Clinical Review

Guidance for the Clinical Management of Thirdhand Smoke Exposure in the Child Health Care Setting



Systems Approaches to Reduce Thirdhand Smoke Exposure

Public Policy Approaches

A clear policy agenda can help people protect their families from exposure to thirdhand smoke [46]. Policy approaches that have worked for lead, asbestos, and radon are examples of common household contaminants that are regulated using different mechanisms in an effort to protect the public health [46]. Strengths and weaknesses in each of these different approaches should be carefully considered when developing a comprehensive policy agenda to address thirdhand smoke. Recently, research on the health effects of thirdhand smoke spurred the passage of California legislative bill AB 1819 that “prohibits smoking tobacco at all times in the homes of licensed family child care homes and in areas where children are present [47].” As well, a recent US Department of Housing and Urban Development rule was finalized that requires all public housing agencies to implement a smoke-free policy by 30 July 2018 [48]. Smoke-free housing protects occupants from both secondhand and thirdhand smoke exposure. Pediatricians and other child health care professionals are well positioned to advocate for legislative actions that protect children from harmful exposures to thirdhand smoke.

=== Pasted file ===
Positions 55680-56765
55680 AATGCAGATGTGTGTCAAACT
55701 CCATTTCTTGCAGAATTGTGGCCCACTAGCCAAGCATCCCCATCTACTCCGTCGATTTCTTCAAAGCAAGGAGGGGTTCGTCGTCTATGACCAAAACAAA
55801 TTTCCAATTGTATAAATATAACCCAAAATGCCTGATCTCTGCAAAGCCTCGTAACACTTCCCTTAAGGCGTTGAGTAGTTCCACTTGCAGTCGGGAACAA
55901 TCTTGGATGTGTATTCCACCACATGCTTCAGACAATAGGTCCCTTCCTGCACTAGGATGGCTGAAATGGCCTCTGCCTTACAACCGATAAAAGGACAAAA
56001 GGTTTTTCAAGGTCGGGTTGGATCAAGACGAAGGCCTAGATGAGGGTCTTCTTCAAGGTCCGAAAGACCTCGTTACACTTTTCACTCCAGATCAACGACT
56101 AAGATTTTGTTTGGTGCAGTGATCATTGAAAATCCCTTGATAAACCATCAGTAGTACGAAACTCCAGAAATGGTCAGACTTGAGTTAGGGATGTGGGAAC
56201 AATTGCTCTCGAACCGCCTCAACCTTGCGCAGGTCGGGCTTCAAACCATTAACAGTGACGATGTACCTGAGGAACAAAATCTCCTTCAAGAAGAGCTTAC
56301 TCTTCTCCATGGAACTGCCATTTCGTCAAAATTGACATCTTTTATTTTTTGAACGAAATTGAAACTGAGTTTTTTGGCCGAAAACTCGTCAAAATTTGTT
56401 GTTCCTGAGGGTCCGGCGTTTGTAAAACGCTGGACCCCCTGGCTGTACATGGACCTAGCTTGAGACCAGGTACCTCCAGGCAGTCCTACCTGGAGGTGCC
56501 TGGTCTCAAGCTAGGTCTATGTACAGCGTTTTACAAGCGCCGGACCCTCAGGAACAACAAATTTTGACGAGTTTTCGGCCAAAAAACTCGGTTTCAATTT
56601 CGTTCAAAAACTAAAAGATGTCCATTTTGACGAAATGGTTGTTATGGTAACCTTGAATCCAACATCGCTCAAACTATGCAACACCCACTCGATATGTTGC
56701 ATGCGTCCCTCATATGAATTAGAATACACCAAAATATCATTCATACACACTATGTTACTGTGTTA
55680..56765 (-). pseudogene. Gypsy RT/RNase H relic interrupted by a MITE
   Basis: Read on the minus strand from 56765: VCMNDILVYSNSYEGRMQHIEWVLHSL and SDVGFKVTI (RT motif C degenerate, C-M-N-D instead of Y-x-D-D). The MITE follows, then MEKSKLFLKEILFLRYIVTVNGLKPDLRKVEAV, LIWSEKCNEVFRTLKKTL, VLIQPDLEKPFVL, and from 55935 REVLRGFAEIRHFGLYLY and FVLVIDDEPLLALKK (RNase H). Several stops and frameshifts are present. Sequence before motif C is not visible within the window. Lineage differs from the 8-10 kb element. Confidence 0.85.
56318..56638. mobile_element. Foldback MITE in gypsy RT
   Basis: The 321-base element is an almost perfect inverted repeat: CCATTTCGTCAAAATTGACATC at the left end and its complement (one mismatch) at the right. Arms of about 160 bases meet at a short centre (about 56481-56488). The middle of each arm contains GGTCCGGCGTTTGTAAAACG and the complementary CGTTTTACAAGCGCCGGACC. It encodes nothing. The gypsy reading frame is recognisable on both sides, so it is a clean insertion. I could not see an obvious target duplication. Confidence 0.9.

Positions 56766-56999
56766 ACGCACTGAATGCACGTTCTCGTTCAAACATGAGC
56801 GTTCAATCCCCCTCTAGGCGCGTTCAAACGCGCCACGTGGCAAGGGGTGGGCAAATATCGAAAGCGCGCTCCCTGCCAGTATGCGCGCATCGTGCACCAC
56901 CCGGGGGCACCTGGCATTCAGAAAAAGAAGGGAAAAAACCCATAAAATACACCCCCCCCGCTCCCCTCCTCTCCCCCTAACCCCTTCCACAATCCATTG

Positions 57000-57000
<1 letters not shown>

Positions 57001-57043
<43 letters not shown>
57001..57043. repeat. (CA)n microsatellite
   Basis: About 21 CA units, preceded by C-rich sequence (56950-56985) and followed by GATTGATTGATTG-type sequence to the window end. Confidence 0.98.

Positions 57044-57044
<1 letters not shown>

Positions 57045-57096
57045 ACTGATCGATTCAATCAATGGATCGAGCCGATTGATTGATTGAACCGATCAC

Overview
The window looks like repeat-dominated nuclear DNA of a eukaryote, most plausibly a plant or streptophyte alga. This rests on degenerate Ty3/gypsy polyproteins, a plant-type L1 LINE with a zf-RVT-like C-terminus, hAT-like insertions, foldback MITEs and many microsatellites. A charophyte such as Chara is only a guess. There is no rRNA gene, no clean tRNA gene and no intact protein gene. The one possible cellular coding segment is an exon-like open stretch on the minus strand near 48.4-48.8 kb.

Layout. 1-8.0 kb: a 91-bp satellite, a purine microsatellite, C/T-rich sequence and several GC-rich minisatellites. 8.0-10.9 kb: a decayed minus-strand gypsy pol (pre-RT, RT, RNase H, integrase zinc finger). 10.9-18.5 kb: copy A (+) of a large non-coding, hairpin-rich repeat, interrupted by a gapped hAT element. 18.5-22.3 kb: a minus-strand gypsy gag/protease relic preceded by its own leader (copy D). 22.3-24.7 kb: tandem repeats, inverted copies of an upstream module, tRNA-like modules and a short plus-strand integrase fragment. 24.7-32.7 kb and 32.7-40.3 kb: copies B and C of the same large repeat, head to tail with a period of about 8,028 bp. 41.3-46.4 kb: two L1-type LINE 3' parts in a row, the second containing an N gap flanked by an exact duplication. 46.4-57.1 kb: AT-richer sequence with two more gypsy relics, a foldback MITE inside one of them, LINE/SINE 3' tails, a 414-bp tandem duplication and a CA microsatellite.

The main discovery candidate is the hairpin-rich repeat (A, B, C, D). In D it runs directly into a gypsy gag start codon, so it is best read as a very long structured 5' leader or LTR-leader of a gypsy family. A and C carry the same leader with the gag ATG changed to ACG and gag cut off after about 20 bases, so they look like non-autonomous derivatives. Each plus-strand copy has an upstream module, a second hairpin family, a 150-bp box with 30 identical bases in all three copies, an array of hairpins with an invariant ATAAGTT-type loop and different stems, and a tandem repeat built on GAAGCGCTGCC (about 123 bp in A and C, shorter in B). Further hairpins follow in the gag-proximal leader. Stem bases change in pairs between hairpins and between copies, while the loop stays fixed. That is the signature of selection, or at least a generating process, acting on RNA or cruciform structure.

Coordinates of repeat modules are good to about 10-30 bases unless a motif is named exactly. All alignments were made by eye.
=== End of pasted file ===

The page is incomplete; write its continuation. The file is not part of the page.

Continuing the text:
Practice Change in Child Health Care Settings

Designing health care systems to screen for tobacco smoke exposure and to provide evidence-based cessation resources for all smokers is one of the best ways to reduce exposures to thirdhand smoke. Preventing thirdhand smoke exposure can work as novel messaging to promote tobacco cessation programs. Developing electronic medical record systems that allow for documentation of the smoking status of household members and whether or not homes and cars are completely smokefree can be particularly helpful tools for child health care providers when addressing thirdhand smoke with families. Good documentation about smoke-free homes and cars can enhance follow-up discussions with families as they work towards reducing thirdhand smoke exposures.


The thirdhand smoke concept has been used to improve delivery of tobacco control counseling and services for parents in the child health care context. Free materials are available that utilize thirdhand smoke messaging. As the science of thirdhand smoke matures, it will increasingly be used to help promote completely smoke-free places. The existing research on thirdhand smoke establishes the need for clinicians to communicate the cessation imperative. By using it, clinicians can help all smokers and non-smokers understand that there is no way to smoke tobacco without exposing friends and family.

Corresponding author: Jeremy E. Drehmer, MPH, 125 Nashua St., Suite 860, Boston, MA 02114, jdrehmer@

Financial disclosures: None

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